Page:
A Calming Environment

It’s much harder to heal in the same place where you got hurt. If your trauma happened close to home, a change of scenery might be necessary for recovery. Studies even show that changing your environment can improve your mood.10 

If you travel for rehab, you can choose your ideal location. And some environments make healing even easier. Specifically, living in the midst of nature can help you process your thoughts11 and cope with stress. 

Social Support During Treatment

Trauma can be isolating.12 And when your symptoms interfere with relationships, it’s hard to ask for the help you need. Many residential rehabs offer a built-in community13 of patients with a similar experience of trauma. Some programs even cater to people with shared identities, like LGBTQ+ patients. And studies show that having robust social support can help your recovery14 from trauma. 

Specific Therapies for Trauma 

Everyone’s healing process is different. That’s why so many luxury rehabs offer personalized care. During inpatient treatment for trauma, you can access several different types of therapy in the same program. This empowers patients to take control of the healing process, under the expert guidance of their care team.

Cognitive Behavioral Therapy

Cognitive behavioral therapy (CBT) is a popular treatment for trauma symptoms.15 In session, patients learn to recognize and work through thought patterns that no longer serve them. This is easiest to understand with triggers. For example, after an accident, you might feel intense fear about getting into a car. CBT can help you put that feeling in context. Instead of avoiding cars altogether, you could learn how to calmly assess whether it’s safe to drive. And then, additional CBT skills can help you stay centered while you’re on the road.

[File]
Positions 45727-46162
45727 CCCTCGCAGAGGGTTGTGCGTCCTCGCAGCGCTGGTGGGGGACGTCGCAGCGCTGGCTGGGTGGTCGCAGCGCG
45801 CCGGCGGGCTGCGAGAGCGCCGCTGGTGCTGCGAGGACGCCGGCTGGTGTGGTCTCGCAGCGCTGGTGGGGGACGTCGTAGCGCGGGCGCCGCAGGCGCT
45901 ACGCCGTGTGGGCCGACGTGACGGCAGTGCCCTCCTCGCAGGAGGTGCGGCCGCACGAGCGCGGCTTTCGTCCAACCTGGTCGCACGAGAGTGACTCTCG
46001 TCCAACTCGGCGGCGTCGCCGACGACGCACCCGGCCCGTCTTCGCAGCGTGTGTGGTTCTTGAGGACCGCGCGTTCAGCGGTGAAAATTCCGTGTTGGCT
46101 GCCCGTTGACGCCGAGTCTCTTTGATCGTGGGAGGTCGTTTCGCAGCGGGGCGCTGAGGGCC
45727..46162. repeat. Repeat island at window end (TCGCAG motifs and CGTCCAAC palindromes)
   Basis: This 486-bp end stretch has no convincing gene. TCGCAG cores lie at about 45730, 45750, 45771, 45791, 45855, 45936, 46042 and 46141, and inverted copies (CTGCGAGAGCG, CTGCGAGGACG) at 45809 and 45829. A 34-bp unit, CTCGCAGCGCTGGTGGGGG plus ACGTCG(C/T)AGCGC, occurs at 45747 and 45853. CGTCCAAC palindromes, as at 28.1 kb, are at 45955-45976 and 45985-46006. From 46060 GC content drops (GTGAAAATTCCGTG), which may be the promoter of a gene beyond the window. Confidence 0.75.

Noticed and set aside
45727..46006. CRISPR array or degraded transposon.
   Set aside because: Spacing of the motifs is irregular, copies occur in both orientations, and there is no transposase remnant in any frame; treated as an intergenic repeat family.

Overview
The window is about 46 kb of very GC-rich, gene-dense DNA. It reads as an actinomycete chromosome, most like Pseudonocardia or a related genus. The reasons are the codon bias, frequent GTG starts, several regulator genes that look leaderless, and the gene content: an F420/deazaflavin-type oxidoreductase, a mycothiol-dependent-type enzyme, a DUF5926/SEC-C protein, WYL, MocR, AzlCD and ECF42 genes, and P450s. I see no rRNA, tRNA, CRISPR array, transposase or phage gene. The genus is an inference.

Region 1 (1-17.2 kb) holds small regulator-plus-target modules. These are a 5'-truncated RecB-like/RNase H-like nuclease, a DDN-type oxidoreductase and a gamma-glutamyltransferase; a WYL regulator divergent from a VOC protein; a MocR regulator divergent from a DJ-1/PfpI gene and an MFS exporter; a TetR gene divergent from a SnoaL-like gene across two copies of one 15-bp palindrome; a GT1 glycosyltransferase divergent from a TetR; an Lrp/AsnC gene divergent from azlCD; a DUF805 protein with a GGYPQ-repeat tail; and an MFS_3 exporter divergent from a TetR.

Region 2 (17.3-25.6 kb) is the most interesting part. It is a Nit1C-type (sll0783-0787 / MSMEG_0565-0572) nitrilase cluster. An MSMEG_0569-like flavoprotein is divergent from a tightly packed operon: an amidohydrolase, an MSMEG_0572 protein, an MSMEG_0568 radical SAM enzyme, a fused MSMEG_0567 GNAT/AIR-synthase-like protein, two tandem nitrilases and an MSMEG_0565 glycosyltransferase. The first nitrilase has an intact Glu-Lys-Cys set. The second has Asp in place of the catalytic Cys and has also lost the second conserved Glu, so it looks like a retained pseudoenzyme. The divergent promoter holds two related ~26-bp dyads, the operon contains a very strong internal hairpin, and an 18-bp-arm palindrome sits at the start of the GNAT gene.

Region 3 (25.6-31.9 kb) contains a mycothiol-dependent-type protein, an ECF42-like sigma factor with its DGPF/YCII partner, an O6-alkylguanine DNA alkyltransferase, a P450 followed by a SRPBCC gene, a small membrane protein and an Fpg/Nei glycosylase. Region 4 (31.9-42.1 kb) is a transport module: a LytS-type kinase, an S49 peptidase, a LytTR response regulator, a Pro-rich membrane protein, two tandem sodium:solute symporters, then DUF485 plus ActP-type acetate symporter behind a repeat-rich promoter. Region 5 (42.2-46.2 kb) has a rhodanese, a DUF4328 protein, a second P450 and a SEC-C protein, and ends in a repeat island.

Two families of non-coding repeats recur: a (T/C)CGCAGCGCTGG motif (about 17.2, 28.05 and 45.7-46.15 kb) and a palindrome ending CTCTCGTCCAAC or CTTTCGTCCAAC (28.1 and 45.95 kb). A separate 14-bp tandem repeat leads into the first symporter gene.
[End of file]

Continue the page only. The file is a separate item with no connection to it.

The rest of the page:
Prolonged Exposure Therapy 

Prolonged exposure therapy (PE)16 is a type of CBT. In PE, you’ll confront your trauma head-on. Patients do this by recounting their most painful memories in great detail. As you tell the story of what happened, your therapist may encourage you to engage your 5 senses. What did the room smell like? What noises did you hear? How did your body feel?

PE isn’t easy. The goal is to trigger yourself, purposely causing an intense emotional response. But as you return to the same memory over and over again, you’ll become desensitized to it. Eventually, you’ll be able to think about what happened without feeling triggered at all.